The Collected Stories

The Collected Stories

The Collected Stories

The Collected Stories

Excerpt

A good many years ago, in 1929, I chanced to read a book which disturbed me in a way I can still remember. The book was called Red Cavalry; it was a collection of stories about Soviet regiments of horse operating in Poland. I had never heard of the author, Isaac Babel -- or I. Babel as he signed himself -- and nobody had anything to tell me about him, and part of my disturbance was the natural shock we feel when, suddenly and without warning, we confront a new talent of great energy and boldness. But the book was disturbing for other reasons as well.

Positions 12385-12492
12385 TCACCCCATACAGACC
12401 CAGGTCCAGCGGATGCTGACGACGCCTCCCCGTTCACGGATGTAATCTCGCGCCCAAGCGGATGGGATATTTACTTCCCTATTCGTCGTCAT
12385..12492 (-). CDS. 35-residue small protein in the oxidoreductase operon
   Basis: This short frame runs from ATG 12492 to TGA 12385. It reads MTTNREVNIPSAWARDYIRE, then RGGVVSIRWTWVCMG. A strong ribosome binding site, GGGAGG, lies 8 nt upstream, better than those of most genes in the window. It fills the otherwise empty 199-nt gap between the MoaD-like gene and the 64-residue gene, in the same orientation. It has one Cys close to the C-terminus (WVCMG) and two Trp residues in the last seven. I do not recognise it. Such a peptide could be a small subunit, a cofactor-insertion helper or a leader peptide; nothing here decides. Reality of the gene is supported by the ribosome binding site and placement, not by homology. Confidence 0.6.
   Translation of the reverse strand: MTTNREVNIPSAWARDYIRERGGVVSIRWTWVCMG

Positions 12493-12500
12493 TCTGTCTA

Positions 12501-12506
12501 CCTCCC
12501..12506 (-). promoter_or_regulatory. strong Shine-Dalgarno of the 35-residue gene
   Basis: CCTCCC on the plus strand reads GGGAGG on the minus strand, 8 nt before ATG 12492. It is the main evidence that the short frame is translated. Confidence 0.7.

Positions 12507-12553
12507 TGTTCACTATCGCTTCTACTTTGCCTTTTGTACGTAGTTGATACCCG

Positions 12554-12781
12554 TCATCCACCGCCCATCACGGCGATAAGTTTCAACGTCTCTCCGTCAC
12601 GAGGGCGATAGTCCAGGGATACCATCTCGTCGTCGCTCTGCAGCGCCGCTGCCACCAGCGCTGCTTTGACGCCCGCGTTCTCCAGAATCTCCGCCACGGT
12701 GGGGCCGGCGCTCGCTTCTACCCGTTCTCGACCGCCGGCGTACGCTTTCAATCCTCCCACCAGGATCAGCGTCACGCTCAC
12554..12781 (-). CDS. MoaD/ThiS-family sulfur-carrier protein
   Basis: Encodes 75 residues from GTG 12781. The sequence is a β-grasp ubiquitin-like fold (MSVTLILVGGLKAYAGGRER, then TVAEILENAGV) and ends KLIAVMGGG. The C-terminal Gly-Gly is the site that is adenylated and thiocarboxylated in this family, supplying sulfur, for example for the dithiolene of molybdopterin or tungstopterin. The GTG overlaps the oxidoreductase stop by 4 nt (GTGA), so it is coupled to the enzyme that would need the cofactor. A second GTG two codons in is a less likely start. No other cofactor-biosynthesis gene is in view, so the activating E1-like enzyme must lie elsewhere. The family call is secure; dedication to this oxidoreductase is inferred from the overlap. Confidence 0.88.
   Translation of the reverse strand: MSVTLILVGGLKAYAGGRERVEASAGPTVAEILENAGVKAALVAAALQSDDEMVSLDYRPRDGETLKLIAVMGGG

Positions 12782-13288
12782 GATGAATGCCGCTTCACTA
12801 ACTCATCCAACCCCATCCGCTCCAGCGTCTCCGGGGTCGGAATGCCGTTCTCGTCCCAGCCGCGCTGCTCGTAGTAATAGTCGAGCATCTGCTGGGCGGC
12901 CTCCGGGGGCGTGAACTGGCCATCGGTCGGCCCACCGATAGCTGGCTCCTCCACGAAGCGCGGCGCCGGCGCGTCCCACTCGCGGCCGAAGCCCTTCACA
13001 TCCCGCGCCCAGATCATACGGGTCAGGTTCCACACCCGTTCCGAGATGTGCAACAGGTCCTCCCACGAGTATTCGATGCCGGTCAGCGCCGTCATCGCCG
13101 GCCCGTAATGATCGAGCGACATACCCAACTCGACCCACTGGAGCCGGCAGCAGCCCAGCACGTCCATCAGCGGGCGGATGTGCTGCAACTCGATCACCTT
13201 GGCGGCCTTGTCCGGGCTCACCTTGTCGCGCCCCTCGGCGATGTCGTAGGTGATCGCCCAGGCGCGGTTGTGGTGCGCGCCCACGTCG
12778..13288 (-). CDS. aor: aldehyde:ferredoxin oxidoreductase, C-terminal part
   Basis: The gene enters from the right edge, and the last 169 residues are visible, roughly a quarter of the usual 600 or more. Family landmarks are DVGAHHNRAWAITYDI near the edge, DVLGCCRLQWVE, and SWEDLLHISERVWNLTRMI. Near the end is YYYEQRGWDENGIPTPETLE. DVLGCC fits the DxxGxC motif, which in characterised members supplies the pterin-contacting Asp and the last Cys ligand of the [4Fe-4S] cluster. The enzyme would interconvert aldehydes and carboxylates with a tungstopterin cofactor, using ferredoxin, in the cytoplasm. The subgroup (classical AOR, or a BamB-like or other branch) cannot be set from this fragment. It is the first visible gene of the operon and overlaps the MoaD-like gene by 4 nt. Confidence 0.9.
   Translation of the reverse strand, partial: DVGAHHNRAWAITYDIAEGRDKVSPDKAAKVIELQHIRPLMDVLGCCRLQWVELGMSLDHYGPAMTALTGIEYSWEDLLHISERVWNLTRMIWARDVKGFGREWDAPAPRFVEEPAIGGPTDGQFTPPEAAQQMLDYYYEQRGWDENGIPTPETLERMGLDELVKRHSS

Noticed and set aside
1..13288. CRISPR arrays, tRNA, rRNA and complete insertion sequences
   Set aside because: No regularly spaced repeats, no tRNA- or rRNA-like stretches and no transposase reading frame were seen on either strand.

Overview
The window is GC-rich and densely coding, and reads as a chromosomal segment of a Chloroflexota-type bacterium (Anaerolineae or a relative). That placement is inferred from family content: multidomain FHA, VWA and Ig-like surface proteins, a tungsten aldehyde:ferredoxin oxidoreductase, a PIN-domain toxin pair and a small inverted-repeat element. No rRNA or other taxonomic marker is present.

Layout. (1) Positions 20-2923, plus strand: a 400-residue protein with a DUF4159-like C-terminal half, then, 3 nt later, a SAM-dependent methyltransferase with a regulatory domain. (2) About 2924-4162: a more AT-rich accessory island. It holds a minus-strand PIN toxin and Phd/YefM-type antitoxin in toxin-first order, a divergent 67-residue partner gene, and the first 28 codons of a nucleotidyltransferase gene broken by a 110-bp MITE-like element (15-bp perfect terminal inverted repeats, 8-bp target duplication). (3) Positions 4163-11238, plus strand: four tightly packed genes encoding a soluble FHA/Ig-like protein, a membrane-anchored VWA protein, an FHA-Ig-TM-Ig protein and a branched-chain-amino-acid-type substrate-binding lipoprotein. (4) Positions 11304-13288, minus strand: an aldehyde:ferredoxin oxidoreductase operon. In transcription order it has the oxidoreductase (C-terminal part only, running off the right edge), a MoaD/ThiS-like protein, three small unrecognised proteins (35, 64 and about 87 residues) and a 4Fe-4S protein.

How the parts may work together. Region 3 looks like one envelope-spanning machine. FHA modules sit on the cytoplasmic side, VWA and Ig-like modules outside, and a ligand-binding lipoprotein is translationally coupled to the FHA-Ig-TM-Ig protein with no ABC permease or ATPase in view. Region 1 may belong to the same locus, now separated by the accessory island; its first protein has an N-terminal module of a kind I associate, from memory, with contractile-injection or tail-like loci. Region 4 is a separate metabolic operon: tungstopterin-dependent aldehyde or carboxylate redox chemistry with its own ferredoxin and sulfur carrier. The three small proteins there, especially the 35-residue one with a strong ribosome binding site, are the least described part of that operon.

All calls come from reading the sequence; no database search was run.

In those days one still spoke of the "Russian experiment" and one might still believe that the light of dawn glowed on the test-tubes and crucibles of human destiny. And it was still possible to have very strange expectations of the new culture that would arise from the Revolution. I do not remember what my own particular expectations were, except that they involved a desire for an art that would have as little ambiguity as a proposition in logic. Why I wanted this I don't wholly understand. It was as if I had hoped that the literature of the Revolution would realize some simple, inadequate notion of the "classical" which I had picked up at college; and perhaps I was drawn to this notion of the classical because I was afraid of the literature of modern Europe, because I was scared of its terrible intensities, ironies, and ambiguities. If this is what I really . . .

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